On Michael Walzer's influential account, "dirty hands" characterizes the political leader's choice between absolutist moral demands (to abstain from torture) and consequentialist political reasoning (to do what is necessary to prevent the loss of innocent lives). The impulse to torture a "ticking bomb terrorist" is therefore at least partly pragmatic, straining against morality, while the desire to uphold a ban on torture is purely and properly a moral one. I challenge this Machiavellian view by reinterpreting the dilemma in the framework of the Humean theory of justice and moral sentiment. By interpreting the ticking bomb scenario as a dramatic narrative, I argue that it appeals to properly moral sensibilities, which speak in favour of the use of force against the terrorist. The absolute ban on torture, by contrast, is an artificial virtue and a product of political prudence. On this account, the ticking bomb terrorist dilemma therefore imposes a different burden on the political leader from Walzer's version: an ethic of political responsibility demands that the political leader be prepared to sacrifice her moral soul by upholding the law against moral but politically imprudent demands to break it; while the ticking bomb romance appeals to her feelings of compassionate moral concern towards particular individuals. She dirties her hands morally, not by authorizing torture, but by allowing the terrorist's bomb to detonate and take the lives of the innocent.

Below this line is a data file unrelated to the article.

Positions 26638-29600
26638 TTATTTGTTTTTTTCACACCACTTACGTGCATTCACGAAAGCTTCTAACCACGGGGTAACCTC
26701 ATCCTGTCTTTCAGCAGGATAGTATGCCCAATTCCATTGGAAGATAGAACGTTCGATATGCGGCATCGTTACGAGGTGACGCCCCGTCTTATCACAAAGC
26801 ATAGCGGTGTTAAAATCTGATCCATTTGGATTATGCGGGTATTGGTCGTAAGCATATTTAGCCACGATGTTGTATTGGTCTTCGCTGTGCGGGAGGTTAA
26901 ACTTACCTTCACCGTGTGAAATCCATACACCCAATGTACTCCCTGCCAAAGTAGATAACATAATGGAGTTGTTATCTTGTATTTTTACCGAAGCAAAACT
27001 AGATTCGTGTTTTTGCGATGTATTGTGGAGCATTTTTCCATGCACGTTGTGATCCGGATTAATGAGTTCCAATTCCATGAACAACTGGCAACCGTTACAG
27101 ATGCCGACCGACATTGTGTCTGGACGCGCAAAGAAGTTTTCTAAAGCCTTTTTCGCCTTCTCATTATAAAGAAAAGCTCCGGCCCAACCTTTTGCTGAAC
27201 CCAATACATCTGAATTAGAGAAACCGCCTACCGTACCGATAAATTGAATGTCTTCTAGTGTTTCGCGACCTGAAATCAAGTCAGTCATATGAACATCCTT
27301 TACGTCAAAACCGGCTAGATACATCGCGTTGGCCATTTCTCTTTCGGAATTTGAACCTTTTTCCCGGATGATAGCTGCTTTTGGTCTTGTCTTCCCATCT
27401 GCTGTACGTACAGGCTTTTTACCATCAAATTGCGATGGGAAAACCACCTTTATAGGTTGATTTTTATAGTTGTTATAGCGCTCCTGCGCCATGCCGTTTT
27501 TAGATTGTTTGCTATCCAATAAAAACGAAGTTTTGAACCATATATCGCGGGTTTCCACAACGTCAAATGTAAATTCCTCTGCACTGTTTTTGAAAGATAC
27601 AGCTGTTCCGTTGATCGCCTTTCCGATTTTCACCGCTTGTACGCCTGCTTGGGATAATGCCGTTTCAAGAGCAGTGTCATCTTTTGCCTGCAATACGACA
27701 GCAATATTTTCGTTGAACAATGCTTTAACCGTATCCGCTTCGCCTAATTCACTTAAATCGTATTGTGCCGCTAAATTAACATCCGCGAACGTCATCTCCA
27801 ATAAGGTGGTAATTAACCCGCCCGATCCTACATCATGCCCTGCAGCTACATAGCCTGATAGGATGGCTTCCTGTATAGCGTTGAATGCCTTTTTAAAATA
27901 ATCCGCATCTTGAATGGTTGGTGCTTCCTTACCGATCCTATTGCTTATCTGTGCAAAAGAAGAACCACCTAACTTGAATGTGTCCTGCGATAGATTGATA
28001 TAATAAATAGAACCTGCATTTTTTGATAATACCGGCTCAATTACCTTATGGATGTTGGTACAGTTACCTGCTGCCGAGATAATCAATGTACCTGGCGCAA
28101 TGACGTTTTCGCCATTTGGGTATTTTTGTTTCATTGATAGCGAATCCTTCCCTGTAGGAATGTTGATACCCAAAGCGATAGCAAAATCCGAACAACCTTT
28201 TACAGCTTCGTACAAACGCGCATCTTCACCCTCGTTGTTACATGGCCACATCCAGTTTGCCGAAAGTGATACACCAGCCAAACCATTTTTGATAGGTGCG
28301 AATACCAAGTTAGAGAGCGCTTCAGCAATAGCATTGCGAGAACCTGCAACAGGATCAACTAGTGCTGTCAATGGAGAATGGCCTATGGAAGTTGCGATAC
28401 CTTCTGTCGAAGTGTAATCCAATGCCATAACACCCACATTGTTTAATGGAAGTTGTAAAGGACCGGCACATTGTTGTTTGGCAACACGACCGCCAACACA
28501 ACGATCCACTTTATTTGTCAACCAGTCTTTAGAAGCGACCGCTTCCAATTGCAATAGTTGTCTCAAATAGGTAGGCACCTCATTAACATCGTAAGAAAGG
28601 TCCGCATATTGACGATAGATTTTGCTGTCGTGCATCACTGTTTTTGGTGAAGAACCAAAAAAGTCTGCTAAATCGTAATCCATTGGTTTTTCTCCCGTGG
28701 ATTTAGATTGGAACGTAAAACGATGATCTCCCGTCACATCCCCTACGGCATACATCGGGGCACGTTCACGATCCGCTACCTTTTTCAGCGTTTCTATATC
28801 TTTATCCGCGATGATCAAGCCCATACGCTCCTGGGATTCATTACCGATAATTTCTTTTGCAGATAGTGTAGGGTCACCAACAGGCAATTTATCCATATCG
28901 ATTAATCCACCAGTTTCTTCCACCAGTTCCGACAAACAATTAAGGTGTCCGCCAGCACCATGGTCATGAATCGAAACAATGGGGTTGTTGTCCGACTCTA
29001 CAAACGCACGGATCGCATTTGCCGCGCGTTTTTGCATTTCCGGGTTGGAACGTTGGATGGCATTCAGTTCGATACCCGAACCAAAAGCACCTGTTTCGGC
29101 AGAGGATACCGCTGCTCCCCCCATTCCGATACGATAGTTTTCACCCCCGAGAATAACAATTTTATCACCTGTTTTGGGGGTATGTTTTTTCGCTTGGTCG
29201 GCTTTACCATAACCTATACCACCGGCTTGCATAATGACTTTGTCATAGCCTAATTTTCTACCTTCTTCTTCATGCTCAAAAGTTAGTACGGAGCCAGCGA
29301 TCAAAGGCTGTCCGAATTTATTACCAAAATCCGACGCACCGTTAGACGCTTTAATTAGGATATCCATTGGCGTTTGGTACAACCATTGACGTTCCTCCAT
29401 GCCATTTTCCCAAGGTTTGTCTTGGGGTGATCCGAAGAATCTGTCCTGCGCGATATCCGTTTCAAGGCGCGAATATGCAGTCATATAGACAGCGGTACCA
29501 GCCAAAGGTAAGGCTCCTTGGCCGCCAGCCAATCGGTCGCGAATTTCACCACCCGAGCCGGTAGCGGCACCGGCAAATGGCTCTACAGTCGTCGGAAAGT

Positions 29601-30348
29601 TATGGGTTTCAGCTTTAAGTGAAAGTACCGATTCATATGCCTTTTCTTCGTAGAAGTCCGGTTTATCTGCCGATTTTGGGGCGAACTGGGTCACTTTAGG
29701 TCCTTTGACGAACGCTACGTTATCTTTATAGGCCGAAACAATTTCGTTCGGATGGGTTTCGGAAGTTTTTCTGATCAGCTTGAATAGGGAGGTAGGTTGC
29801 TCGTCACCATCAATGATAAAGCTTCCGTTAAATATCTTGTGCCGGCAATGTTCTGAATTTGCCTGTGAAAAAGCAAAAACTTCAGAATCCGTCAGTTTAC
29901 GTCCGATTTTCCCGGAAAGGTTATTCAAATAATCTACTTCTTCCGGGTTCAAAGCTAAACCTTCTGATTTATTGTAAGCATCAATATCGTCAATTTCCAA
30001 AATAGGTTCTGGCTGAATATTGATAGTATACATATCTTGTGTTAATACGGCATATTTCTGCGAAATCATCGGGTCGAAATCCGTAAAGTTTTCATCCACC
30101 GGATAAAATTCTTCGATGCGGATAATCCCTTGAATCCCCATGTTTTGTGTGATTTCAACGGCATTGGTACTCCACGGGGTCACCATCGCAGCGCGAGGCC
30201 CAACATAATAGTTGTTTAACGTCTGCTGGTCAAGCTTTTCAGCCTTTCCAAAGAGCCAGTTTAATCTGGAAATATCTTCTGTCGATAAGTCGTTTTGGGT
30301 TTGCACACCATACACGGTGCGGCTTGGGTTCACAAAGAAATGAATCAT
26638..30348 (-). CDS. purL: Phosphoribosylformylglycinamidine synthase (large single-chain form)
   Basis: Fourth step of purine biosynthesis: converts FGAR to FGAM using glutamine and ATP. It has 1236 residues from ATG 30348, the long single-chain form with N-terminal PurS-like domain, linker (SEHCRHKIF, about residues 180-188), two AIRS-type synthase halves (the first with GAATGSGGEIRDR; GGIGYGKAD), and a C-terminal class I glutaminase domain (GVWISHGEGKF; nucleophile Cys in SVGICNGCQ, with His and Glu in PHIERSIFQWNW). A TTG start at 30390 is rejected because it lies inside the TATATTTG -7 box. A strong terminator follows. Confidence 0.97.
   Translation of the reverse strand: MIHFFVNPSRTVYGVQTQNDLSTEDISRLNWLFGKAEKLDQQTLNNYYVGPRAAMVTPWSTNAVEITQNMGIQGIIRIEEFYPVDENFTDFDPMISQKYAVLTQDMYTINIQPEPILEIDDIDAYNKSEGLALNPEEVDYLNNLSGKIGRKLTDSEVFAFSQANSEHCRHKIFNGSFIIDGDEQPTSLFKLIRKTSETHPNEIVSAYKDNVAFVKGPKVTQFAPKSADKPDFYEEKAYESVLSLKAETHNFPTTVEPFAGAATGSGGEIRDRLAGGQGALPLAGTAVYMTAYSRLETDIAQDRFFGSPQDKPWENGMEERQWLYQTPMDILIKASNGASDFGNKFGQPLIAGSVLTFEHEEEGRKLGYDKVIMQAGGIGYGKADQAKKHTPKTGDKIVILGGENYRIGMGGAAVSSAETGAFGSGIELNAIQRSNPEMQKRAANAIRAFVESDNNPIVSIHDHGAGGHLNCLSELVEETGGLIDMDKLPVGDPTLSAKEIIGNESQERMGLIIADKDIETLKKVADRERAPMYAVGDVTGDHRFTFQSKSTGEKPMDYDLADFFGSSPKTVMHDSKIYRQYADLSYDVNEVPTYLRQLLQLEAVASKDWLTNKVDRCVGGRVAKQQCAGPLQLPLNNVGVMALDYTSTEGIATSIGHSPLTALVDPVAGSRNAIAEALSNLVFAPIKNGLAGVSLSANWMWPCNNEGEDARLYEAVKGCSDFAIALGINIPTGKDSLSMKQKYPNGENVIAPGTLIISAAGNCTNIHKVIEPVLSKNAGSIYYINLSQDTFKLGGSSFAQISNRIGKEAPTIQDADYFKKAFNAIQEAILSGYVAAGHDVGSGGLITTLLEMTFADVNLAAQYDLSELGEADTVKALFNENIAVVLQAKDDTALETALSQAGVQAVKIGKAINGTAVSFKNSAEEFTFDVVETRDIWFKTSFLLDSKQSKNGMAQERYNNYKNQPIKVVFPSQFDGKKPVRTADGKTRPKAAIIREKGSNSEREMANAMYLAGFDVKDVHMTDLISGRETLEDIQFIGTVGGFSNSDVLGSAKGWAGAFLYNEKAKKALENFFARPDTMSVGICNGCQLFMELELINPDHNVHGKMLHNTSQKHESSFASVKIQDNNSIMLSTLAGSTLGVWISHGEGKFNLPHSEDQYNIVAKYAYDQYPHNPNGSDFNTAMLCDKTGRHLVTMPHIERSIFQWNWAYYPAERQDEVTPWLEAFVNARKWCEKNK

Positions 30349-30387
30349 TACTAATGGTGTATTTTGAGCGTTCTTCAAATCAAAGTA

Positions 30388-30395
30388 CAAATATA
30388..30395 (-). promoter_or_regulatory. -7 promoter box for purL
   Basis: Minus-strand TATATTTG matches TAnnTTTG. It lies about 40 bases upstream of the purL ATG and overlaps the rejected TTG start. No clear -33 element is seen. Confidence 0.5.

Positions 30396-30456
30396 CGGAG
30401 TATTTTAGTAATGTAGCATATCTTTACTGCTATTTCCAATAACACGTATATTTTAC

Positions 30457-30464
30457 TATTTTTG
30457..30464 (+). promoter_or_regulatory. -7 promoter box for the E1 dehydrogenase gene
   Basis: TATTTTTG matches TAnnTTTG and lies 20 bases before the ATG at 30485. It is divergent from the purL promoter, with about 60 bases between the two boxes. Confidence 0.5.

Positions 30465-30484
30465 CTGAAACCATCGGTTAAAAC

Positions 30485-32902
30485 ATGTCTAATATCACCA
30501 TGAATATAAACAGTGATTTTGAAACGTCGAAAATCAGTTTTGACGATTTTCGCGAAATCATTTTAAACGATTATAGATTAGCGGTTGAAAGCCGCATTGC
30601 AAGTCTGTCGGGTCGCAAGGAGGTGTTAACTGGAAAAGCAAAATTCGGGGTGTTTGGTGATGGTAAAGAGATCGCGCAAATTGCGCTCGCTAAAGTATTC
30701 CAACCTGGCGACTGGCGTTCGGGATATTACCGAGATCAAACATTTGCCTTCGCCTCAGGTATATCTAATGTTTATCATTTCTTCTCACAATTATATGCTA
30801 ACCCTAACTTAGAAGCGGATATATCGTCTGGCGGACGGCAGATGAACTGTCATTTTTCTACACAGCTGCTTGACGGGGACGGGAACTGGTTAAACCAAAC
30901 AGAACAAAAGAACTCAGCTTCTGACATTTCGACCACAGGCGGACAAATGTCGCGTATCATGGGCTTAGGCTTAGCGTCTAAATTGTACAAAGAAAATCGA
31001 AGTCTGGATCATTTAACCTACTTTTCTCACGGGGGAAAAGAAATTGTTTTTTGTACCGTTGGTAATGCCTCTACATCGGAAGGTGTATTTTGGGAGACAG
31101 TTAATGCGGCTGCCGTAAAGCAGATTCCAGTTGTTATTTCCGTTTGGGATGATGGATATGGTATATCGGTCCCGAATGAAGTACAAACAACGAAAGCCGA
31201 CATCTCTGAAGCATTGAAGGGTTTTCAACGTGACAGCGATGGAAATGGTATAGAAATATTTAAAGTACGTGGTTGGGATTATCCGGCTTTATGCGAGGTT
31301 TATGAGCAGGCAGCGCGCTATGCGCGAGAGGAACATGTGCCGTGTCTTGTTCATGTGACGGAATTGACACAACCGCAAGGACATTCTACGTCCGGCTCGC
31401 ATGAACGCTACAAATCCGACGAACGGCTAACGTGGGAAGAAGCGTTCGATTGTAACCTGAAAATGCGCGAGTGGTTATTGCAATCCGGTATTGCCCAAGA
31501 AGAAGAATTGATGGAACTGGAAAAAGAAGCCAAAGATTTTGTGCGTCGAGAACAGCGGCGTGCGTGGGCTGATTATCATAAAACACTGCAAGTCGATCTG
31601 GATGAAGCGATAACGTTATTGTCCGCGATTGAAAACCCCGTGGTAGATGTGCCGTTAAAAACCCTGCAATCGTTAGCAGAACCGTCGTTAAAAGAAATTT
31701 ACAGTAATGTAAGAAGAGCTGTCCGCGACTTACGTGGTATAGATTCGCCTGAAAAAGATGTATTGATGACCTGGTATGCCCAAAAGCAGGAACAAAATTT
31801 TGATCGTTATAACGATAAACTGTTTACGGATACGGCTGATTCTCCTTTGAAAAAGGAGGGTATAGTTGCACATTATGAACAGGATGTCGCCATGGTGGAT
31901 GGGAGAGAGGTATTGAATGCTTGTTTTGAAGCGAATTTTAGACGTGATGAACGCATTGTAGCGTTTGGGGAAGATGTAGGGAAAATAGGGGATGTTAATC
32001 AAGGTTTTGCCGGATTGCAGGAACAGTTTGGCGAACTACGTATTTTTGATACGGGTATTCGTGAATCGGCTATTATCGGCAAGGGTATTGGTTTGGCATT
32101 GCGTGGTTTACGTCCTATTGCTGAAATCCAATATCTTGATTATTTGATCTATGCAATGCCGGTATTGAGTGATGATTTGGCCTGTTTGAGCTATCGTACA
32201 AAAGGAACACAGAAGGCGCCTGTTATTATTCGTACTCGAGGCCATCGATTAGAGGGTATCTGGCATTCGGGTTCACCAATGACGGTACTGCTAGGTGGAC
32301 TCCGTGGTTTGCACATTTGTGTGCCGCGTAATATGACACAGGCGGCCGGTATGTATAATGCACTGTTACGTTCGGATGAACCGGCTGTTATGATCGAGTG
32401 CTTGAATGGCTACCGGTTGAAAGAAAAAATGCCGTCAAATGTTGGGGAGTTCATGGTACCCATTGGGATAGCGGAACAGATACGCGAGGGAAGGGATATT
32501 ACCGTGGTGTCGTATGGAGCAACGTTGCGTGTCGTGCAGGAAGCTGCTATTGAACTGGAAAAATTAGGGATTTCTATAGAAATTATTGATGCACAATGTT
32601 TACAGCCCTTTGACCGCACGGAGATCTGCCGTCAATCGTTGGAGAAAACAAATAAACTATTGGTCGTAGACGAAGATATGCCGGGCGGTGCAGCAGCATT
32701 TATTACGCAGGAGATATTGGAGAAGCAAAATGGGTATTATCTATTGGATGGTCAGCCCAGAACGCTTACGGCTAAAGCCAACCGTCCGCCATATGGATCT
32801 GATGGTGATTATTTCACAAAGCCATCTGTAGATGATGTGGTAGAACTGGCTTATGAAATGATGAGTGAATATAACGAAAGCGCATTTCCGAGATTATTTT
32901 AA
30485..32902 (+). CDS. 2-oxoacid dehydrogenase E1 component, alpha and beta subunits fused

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DOI 10.1080/09692290.2010.517978
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References found in this work BETA

The Theory of Moral Sentiments.Adam Smith - 1759 - Dover Publications.
Plural and Conflicting Values.Michael Stocker - 1989 - Oxford University Press.

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Can Our Hands Stay Clean?Christina Nick - 2019 - Ethical Theory and Moral Practice 22 (4):925-940.

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